You are here -allRefer - Reference - Country Study & Country Guide - Japan >

allRefer Reference and Encyclopedia Resource

allRefer    
allRefer
   


-- Country Study & Guide --     

 

Japan

 
Country Guide
Afghanistan
Albania
Algeria
Angola
Armenia
Austria
Azerbaijan
Bahrain
Bangladesh
Belarus
Belize
Bhutan
Bolivia
Brazil
Bulgaria
Cambodia
Chad
Chile
China
Colombia
Caribbean Islands
Comoros
Cyprus
Czechoslovakia
Dominican Republic
Ecuador
Egypt
El Salvador
Estonia
Ethiopia
Finland
Georgia
Germany
Germany (East)
Ghana
Guyana
Haiti
Honduras
Hungary
India
Indonesia
Iran
Iraq
Israel
Cote d'Ivoire
Japan
Jordan
Kazakhstan
Kuwait
Kyrgyzstan
Latvia
Laos
Lebanon
Libya
Lithuania
Macau
Madagascar
Maldives
Mauritania
Mauritius
Mexico
Moldova
Mongolia
Nepal
Nicaragua
Nigeria
North Korea
Oman
Pakistan
Panama
Paraguay
Peru
Philippines
Poland
Portugal
Qatar
Romania
Russia
Saudi Arabia
Seychelles
Singapore
Somalia
South Africa
South Korea
Soviet Union [USSR]
Spain
Sri Lanka
Sudan
Syria
Tajikistan
Thailand
Turkmenistan
Turkey
Uganda
United Arab Emirates
Uruguay
Uzbekistan
Venezuela
Vietnam
Yugoslavia
Zaire

Japan

Religion and the State

Article 20 of the 1947 Constitution states, "Freedom of religion is guaranteed to all. No religious organization shall receive any privileges from the State, nor exercise any political authority" (see The Postwar Constitution , ch. 6). Contemporary religious freedom fits well with the tolerant attitude of most Japanese toward other religious beliefs and practices. Separation of religion and the state, however, is a more difficult issue.

Historically, there was no distinction between a scientific and a religious worldview. In early Japanese history, the ruling class was responsible for performing propitiatory rituals, which later came to be identified as Shinto, and for the introduction and support of Buddhism. Later, religious organization was used by regimes for political purposes, as when the Tokugawa government required each family to be registered as a member of a Buddhist temple for purposes of social control. In the late nineteenth century, rightists created State Shinto, requiring that each family belong to a shrine parish and that the concepts of emperor worship and a national Japanese "family" be taught in the schools.

In the 1980s, the meaning of the separation of state and religion again became controversial. The issue came to a head in 1985 when Prime Minister Nakasone Yasuhiro paid an official visit to Yasukuni Shrine, which honors Japanese war dead, including leaders from the militarist period in the 1930s and 1940s (see The Rise of the Militarists , ch. 1). Supporters of Nakasone's action (mainly on the political right) argued that the visit was to pay homage to patriots; others claimed that the visit was an attempt to revive State Shinto and nationalistic extremism. The visit was protested by China, North Korea, South Korea, and other countries occupied by Japan in the first half of the twentieth century, and domestically by leftists, intellectuals, and the Japanese news media. Similar cases have occurred at local levels, and courts increasingly have been asked to clarify the division between religion and government. Separating religious elements of the Japanese worldview from what is merely "Japanese" is not easy, especially given the ambiguous role of the emperor, whose divinity was denied in 1945 but who continued to perform functions of both state and religion.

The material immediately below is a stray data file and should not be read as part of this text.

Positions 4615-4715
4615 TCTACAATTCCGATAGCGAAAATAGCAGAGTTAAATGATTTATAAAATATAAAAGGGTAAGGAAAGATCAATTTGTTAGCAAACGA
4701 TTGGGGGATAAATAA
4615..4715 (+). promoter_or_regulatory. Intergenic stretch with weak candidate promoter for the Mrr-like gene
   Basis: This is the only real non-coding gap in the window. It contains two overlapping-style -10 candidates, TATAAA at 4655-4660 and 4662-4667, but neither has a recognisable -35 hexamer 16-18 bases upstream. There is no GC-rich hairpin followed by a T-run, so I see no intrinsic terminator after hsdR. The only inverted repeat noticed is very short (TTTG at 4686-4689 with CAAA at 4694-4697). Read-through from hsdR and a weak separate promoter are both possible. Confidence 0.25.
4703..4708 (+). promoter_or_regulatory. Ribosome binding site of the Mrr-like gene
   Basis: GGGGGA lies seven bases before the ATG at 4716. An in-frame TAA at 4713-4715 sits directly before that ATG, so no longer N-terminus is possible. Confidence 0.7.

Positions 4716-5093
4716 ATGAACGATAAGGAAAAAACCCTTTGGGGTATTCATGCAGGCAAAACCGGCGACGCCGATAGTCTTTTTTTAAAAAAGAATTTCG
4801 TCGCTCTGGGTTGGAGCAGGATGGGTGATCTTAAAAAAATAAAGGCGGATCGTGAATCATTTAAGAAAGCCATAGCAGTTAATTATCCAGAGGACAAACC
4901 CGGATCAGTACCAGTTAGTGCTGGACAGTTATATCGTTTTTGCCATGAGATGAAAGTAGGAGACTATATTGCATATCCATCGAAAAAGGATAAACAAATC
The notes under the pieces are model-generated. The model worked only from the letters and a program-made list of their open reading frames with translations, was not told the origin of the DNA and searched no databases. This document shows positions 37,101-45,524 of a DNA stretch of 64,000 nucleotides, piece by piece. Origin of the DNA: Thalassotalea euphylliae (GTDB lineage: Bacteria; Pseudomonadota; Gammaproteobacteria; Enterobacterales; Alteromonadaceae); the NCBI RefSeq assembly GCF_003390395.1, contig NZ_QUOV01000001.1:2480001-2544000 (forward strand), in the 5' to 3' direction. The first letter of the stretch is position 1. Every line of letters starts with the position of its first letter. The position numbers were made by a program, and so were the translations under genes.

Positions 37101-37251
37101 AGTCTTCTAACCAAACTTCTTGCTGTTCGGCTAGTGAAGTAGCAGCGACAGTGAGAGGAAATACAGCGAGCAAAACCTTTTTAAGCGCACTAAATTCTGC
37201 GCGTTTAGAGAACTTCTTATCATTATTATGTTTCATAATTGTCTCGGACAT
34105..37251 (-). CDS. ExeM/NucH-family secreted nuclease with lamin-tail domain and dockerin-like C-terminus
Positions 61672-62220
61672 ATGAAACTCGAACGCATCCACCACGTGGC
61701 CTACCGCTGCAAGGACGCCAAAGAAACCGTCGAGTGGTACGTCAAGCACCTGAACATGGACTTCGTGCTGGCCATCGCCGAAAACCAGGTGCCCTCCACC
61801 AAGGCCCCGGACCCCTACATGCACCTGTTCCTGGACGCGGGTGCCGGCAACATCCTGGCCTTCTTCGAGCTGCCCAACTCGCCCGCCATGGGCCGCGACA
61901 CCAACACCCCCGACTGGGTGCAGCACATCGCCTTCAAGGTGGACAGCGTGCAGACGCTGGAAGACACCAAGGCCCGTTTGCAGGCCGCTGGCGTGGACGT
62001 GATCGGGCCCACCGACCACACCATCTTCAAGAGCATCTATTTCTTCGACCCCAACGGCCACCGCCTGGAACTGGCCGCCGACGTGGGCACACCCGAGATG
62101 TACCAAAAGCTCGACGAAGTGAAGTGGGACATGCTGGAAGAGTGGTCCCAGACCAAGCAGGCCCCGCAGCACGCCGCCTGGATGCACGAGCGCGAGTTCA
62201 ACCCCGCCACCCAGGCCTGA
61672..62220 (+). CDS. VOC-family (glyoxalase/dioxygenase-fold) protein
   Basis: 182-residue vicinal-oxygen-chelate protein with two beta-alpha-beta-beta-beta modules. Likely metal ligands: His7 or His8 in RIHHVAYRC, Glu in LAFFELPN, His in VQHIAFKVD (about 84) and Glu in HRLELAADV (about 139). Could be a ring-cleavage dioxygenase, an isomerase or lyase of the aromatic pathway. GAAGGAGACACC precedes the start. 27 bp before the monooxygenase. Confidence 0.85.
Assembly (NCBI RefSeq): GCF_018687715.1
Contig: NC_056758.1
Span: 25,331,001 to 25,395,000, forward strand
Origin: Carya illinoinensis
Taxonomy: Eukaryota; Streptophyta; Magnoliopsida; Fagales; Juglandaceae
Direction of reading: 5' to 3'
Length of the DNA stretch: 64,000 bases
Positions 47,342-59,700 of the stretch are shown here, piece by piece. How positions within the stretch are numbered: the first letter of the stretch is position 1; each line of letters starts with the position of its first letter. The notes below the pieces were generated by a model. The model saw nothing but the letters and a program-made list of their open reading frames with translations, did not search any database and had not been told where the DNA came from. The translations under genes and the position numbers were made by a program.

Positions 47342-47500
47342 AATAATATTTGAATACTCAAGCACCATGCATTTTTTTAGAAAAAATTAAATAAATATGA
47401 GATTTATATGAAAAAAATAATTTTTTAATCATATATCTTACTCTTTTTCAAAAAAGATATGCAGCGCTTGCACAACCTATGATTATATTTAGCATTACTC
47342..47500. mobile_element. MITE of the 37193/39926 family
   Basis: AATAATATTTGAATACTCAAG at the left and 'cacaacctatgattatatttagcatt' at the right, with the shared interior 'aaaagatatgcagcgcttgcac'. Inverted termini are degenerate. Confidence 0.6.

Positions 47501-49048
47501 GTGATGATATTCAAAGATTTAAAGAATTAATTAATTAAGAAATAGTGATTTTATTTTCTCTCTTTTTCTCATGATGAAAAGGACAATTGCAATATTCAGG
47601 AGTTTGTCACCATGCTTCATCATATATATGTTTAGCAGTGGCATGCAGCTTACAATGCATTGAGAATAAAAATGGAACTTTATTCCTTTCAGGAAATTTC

Data as of January 1994


Japan - TABLE OF CONTENTS

  • Section - Japan -. The Society and Its Environment

  • Japanese Education and the Arts

  • Go Up - Top of Page

    Make allRefer Reference your HomepageAdd allRefer Reference to your FavoritesGo to Top of PagePrint this PageSend this Page to a Friend


    Information Courtesy: The Library of Congress - Country Studies


    Content on this web site is provided for informational purposes only. We accept no responsibility for any loss, injury or inconvenience sustained by any person resulting from information published on this site. We encourage you to verify any critical information with the relevant authorities.

     

     

     
     


    About Us | Contact Us | Terms of Use | Privacy | Links Directory
    Link to allRefer | Add allRefer Search to your site

    allRefer
    All Rights reserved. Site best viewed in 800 x 600 resolution.